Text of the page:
Friday, July 31, 2015

all you ever wanted to know (but felt too awkward to ask) about my lazy eye

I've got a lazy eye. Yep, it's true. If you've met me in person, you probably have already noticed that. If, however, you're one of my internet readers who I've never met, that little factoid might be new information. So here's all you never wanted to know about what it's like to have a lazy eye.

why does it do that?
Hmmm... let's see if I can make this super long story into a short one. I was born with a condition called "Strabismus," which basically means that I was permanently cross-eyed. Cute on a baby. Not so cute on an adult. The problem with having your eyes always crossed is that your brain gets two different images instead of one to blend together when you look at things. So, being super efficient, the brain learns how to shut off the "feed"coming from one eye.

When I was about four years old, I got two separate surgeries to align my eyes. However, my brain had gotten so used to only using one eye at a time that it forgot how to use both at the same time. So I developed what is called "Amblyopia." Which sounds like a magical fantasy land, but really just means that whichever eye I'm not using tends to do whatever the heck it wants--unbeknownst to me. Hence: Lazy Eye.

can you see two things at once?
Man, I wish! I'd love to get all Mad-Eye Moody and be able to look around with one eye while I concentrate on another thing with the other eye. Sadly... no. I only see what the non-wandering eye sees. Lame, I know.

so you can't see with both eyes, ever?
I can actually totally use both eyes at once... it's just doesn't happen automatically. I have to concentrate on using both eyes. But general looking around? Nah. I'll just use one eye at a time. Way easier.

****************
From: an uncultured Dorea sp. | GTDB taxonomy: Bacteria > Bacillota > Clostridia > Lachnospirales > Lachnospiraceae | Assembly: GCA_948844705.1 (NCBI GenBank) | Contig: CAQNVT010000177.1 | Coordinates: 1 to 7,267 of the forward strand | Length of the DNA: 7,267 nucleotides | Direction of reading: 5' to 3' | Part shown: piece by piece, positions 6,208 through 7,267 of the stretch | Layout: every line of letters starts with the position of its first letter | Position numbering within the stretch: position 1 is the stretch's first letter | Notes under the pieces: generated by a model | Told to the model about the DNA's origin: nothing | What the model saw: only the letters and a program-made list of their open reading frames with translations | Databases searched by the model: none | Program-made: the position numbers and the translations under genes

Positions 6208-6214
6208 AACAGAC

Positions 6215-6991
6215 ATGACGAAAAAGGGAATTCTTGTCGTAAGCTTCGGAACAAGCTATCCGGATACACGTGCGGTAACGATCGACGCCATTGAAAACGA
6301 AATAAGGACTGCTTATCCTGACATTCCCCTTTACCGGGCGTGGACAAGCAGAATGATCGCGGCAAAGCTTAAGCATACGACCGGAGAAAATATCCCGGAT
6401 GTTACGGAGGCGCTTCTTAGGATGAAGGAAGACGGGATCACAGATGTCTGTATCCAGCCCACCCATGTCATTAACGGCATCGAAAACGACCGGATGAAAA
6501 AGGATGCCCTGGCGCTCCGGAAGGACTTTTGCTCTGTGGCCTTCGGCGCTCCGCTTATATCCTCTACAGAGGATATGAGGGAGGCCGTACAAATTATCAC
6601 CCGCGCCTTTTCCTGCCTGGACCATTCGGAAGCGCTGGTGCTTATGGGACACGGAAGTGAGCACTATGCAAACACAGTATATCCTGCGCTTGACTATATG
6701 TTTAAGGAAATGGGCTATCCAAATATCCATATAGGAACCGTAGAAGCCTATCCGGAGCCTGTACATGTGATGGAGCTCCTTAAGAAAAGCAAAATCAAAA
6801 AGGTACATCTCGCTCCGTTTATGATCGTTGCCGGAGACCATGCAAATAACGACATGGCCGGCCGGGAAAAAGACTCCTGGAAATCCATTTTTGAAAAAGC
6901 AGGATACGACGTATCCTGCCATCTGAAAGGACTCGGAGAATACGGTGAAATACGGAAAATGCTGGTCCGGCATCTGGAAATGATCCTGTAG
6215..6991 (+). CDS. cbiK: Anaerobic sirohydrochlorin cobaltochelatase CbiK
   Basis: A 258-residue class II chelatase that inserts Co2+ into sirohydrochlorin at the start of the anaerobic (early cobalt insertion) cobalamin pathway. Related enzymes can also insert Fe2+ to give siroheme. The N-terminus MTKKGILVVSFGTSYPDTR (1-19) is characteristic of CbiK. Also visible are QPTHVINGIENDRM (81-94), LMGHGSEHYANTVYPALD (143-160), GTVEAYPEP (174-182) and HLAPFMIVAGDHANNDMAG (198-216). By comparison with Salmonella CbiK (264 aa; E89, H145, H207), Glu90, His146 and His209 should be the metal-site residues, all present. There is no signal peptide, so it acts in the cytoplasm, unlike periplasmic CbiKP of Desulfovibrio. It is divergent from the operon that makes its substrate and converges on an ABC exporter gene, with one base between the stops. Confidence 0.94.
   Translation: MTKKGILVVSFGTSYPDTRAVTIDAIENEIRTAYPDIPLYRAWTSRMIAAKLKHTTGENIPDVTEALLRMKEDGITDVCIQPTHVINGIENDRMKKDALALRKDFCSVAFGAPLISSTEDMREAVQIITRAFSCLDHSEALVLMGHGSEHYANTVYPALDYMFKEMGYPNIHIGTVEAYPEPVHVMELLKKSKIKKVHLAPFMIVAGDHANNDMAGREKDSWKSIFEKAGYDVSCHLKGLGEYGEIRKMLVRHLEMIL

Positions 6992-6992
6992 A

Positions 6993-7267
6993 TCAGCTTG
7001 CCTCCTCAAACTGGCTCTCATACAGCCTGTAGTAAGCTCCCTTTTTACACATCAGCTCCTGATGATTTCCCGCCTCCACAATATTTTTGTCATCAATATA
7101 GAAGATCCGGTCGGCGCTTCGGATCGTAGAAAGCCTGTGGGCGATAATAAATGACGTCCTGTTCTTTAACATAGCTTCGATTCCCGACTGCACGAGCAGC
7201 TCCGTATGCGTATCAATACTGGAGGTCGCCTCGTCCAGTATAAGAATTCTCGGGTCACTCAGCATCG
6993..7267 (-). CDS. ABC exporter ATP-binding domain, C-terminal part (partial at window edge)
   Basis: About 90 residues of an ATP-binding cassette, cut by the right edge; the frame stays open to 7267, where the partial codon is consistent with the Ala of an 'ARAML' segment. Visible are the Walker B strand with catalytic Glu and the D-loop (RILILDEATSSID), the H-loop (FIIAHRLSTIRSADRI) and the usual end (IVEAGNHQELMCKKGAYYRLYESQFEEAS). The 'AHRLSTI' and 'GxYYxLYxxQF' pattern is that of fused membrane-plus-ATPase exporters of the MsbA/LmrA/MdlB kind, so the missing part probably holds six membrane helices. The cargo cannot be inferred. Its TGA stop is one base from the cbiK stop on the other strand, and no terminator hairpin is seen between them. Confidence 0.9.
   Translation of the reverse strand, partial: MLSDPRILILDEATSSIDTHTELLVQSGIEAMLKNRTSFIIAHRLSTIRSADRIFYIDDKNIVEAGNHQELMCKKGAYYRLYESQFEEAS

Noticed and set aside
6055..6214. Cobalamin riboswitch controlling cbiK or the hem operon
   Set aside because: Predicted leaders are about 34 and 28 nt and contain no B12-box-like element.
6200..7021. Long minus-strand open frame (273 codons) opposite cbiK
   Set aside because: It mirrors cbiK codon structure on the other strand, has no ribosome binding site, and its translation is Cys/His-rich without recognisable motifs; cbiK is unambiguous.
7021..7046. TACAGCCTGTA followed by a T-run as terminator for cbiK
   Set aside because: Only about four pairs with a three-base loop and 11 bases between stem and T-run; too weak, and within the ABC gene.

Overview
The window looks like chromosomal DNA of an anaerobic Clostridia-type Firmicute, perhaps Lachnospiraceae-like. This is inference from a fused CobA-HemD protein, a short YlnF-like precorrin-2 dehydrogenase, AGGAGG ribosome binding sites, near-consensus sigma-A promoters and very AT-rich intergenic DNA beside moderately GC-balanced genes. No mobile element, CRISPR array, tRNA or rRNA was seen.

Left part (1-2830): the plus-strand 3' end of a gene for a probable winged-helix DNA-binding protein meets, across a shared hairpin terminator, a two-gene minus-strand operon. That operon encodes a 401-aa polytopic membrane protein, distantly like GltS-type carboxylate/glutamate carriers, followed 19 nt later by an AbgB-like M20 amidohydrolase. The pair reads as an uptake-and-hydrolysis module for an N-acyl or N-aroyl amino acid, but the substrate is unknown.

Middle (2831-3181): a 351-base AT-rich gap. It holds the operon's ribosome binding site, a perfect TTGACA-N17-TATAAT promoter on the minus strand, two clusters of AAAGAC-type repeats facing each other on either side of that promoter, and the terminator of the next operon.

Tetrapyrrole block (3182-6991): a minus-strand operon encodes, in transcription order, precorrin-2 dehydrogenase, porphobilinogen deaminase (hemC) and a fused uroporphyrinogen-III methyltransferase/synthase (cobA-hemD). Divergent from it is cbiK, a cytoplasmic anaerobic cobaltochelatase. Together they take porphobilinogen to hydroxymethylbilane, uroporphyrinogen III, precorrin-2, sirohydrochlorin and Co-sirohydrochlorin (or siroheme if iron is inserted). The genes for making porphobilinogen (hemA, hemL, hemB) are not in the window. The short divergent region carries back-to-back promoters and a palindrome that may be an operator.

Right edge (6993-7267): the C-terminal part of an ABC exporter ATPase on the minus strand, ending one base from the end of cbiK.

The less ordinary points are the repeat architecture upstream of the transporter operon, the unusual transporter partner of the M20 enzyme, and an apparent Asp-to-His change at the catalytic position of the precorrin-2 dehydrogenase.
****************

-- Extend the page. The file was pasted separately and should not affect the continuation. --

does it affect your vision?
Not much. The only difference, really, between what I see and what the average Joe sees is that I have a less developed depth perception. Using two eyes to see something gives you two ever-so-slightly different angles on an object. That's what allows you to see it in 3-D. Only using one eye at a time takes that ability away. Which means I run into things a lot more, suck way worse at sports involving quick-moving balls, and often pour my milk right onto the table instead of into my cereal bowl. It's really more entertaining than anything, really.

Also, I do have a slight lack of peripheral vision on one side just due to the fact that I'm only using one eye. But... I've never not had this problem, so I don't know any different.

can you drive?
Yep! They don't test your depth perception when you get your driver's license... only your vision. So I was all set! I tend to be way more cautious when I drive, though, since I have a harder time judging distances.

does it bug you?
Nope!There was a time in my past when I really hated it and just wished I could be like everyone else... but I came to terms with it. Now I love that I'm unique and not just like everybody else. And the people who know me best don't even notice it anymore. 

It also doesn't bug me a bit when people ask me about it. As long as they're nice. The only time it's annoying is when I can tell it's making other people uncomfortable. That's no fun.

There you have it! Everything you ever wanted to know about my lazy eye but felt too awkward to ask. :) You can read a more in-depth description of the issue here.

1 comment:

  1. Ha! This was super funny to read, but also very educational. Very sneaky. Your kids will love that ;)

    Chaun from


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